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  15. Who doesn't love a fresh baked roll! And the twist is a classic that will live on! You nailed it Wendy, and I want my story to nail it too.

    I recently finished a self published book that was interesting enough, and I kept waiting for the spine tingling moment...it never came. Just a loopy roller coaster ride, no gut wrenching drops at all.

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  16. Jennifer, I had fun smashing the two in one. And by twist I am thinking not just the whodunnit kind, but plot turns and things of that nature.

    Heather, It helps stretch out the back.

    Terri, Makes it more memorable, eh?

    Tabitha, Thanks, woman. Powerful and needed post today btw!

    Diane, As I wrote, I think that is one line readers love to say.

    Sarah, I do what I can to make your Mondays what they are. ;) So glad your sister is doing okay!

    Cindy, I keep telling myself to plot more, but I might just have to take a crack at it tomorrow. Can't. Hold. Off. Any. Longer.

    R&M, Odd as they are...they are mine. All mine.

    Kathy, I'll take 'em in a plane. I'll take 'em while reading about Spain. I'll take 'em in a car or at the bar. Okay, I'm loopy. Actually, a little somethin' something that keeps me hooked and reading from chpt. to chpt. works. Twists can be defined in many ways. Am considering providing more clarity on Wed.

    Erica, And pretzels. Must check him out.

    Jeanette, Un-for-get-able (now that I've broken that out I can't even tell if I've spelled it correctly). Loved that one!

    T.Anne, Yes. YES! And it's not even all about suspense novels. Twists and tension should happen with every novel. Jody H. is doing a kick A job of it now in The Preacher's Bride. Man, I'm sweating for Elizabeth.

    Sara, I think I was closed to forcing one in to this next one and it wouldn't have had the same power or forward motion push that the one that took time to come up with will. We shall see.

    Karen, I'm starting to understand more and more how I'm a visual learner.

    Susan, Thanks. You're always good for a good uplifting.

    Tamika, Makes me ask...was it good though? And cheers on the fresh baked roll! My mom still teases me how I asked to take bread home from restaurants.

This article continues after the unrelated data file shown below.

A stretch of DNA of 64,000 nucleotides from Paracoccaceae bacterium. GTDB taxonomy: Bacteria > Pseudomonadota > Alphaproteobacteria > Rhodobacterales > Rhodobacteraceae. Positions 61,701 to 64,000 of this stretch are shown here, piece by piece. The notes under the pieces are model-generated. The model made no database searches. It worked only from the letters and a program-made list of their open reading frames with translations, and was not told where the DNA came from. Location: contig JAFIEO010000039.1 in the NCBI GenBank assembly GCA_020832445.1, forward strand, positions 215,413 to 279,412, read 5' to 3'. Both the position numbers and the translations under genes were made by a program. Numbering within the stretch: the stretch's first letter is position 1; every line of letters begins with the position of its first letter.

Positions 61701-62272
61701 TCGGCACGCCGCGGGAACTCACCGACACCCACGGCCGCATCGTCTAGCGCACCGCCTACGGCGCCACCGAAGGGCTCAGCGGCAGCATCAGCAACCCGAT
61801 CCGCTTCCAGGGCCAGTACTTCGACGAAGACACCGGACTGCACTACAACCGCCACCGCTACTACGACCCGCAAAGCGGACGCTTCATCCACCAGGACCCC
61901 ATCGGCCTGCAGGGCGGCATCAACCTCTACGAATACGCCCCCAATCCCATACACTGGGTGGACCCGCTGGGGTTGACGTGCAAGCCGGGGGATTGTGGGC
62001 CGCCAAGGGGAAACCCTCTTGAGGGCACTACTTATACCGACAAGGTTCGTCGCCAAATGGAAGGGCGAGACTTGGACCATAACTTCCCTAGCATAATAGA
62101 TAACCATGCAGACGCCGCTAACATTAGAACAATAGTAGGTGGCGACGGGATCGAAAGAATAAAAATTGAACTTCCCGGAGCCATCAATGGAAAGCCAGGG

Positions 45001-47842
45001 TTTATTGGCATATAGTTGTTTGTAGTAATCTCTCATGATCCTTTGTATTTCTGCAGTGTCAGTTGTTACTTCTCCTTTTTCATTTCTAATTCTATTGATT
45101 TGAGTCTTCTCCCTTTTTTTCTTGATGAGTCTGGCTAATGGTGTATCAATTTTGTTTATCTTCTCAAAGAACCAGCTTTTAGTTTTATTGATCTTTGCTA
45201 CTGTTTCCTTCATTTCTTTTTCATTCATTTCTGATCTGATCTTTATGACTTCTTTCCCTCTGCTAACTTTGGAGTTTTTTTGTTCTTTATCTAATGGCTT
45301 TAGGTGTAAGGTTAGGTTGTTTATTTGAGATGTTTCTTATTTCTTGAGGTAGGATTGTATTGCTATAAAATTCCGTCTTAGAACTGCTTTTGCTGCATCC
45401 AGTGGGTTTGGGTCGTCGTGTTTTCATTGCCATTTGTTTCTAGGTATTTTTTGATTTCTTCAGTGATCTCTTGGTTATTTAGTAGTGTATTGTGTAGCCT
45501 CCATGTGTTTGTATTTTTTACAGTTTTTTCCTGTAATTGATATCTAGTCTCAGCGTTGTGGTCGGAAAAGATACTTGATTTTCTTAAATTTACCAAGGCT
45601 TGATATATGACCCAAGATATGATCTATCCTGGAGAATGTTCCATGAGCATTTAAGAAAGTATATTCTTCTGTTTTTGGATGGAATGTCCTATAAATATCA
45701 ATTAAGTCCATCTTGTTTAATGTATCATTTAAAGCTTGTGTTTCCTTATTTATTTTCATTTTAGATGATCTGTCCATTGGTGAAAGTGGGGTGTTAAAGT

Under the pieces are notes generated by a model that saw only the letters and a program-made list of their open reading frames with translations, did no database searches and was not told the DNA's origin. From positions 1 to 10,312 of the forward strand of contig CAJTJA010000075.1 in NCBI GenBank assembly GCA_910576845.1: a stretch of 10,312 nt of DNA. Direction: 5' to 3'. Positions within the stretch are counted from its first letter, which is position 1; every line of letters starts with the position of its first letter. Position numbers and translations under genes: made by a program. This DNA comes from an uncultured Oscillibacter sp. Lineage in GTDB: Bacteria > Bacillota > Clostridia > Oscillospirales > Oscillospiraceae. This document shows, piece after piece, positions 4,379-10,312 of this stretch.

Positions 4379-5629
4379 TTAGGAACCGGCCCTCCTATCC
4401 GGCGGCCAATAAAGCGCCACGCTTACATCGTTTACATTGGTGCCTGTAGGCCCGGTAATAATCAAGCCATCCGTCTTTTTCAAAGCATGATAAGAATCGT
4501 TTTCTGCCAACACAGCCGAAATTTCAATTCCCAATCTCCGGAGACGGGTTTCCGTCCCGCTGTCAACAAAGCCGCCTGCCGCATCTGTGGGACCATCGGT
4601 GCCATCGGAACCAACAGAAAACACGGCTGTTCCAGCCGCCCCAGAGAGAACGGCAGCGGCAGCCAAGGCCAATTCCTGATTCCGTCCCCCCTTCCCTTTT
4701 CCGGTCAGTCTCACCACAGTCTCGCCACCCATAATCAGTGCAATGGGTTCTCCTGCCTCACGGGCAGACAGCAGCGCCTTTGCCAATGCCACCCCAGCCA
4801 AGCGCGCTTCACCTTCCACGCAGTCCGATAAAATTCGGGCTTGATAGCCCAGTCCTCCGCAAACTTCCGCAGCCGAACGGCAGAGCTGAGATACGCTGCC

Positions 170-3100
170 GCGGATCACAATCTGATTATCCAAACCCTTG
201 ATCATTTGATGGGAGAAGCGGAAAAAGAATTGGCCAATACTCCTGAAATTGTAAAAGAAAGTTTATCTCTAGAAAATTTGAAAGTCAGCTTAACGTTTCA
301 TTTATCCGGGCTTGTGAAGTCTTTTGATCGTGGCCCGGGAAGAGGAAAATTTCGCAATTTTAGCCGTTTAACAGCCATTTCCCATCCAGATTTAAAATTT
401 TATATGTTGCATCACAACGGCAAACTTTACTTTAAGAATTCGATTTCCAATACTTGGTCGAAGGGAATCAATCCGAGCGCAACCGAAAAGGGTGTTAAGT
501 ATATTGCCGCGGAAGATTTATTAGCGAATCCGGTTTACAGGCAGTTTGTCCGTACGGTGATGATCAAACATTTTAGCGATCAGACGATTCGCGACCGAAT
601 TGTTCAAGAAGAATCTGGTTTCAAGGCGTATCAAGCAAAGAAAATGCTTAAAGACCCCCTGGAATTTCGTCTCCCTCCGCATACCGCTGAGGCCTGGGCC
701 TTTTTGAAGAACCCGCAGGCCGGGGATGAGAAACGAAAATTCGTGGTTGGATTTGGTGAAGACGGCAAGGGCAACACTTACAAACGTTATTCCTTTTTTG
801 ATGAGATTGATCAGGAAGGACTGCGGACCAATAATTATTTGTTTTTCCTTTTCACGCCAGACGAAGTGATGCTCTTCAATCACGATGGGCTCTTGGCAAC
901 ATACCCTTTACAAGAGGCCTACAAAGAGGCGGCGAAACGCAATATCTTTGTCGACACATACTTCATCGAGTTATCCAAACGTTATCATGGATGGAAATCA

So fun to read your thoughts on twists. I received a pile of books in the mail today. I'm drooling.

    Here's to hoping your dreams are peaceful enough for rest, but wild enough to inspire great stories.

    ~ Wendy

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  17. Great post. I love it when authors throw in twists I wasn't expecting. It keeps things lively.

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  18. Love the bread analogy! I won't be able to twist my bread bag again without thinking about what my next twist plot will be. And I'll probably have my kids rolling with laughter as I try to do the twist with the bag in my hand. =)

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  19. Hi Wendy -

    A truly original post! I'll never be able to think of a plot twist without seeing Chubby Checker dancing. :)

    As a reader, I love it when the author keeps me guessing. As a writer, I know how hard it is to achieve that kind of tension.

    Blessings,
    Susan

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  20. I'm looking forward to that next novel Wendy! Can't wait to see the twist!

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  21. Oo - the thing about the bone snapping back in its joint. Apt, all too apt, for this writer with the shoulder that likes to pop out of its socket at the worst times. :-)

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  22. That's great! It's so exciting when you figure out a twist!

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  23. Thanks for coming by my blog. I've strived in my recent revisions to add more "twists." It's not always easy, and sometimes it takes days for the ideas to flow.

    ~Britt

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  24. Nice! I love how you related it to twisting a bag of bread. Good thing to keep in mind!

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  25. Creative title, Wendy! Twists definitely make for exciting reading! And to be honest with you, I didn't see the part about the bag of bread coming, so you managed to score even in your blog post! You go, girl!

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  26. I like your way of pulling us in here. I love it when a twist comes out of nowhere. Sometimes they are something I skim over and only later realize how important that little tidbit was.